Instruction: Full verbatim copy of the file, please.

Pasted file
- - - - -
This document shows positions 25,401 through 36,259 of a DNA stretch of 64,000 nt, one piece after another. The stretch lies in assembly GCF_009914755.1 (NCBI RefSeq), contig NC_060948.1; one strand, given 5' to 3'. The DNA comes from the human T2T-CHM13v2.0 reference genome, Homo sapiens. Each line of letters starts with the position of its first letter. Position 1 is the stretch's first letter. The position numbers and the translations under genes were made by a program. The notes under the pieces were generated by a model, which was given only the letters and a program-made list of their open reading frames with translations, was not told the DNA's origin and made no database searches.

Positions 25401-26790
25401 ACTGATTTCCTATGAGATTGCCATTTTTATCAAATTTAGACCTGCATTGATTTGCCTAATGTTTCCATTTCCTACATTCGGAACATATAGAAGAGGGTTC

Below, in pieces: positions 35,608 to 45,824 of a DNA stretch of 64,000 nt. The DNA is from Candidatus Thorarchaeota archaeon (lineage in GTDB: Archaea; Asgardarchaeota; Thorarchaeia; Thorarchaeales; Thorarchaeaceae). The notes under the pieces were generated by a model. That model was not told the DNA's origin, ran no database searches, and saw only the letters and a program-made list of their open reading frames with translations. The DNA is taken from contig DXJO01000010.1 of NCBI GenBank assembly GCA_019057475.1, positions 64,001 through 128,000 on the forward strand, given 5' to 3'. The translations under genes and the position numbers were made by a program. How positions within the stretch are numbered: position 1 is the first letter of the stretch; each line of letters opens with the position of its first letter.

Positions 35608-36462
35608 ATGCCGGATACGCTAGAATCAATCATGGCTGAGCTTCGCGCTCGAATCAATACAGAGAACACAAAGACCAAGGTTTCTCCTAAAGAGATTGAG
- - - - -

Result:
This document shows positions 25,401 through 36,259 of a DNA stretch of 64,000 nt, one piece after another. The stretch lies in assembly GCF_009914755.1 (NCBI RefSeq), contig NC_060948.1; one strand, given 5' to 3'. The DNA comes from the human T2T-CHM13v2.0 reference genome, Homo sapiens. Each line of letters starts with the position of its first letter. Position 1 is the stretch's first letter. The position numbers and the translations under genes were made by a program. The notes under the pieces were generated by a model, which was given only the letters and a program-made list of their open reading frames with translations, was not told the DNA's origin and made no database searches.

Positions 25401-26790
25401 ACTGATTTCCTATGAGATTGCCATTTTTATCAAATTTAGACCTGCATTGATTTGCCTAATGTTTCCATTTCCTACATTCGGAACATATAGAAGAGGGTTC

Below, in pieces: positions 35,608 to 45,824 of a DNA stretch of 64,000 nt. The DNA is from Candidatus Thorarchaeota archaeon (lineage in GTDB: Archaea; Asgardarchaeota; Thorarchaeia; Thorarchaeales; Thorarchaeaceae). The notes under the pieces were generated by a model. That model was not told the DNA's origin, ran no database searches, and saw only the letters and a program-made list of their open reading frames with translations. The DNA is taken from contig DXJO01000010.1 of NCBI GenBank assembly GCA_019057475.1, positions 64,001 through 128,000 on the forward strand, given 5' to 3'. The translations under genes and the position numbers were made by a program. How positions within the stretch are numbered: position 1 is the first letter of the stretch; each line of letters opens with the position of its first letter.

Positions 35608-36462
35608 ATGCCGGATACGCTAGAATCAATCATGGCTGAGCTTCGCGCTCGAATCAATACAGAGAACACAAAGACCAAGGTTTCTCCTAAAGAGATTGAG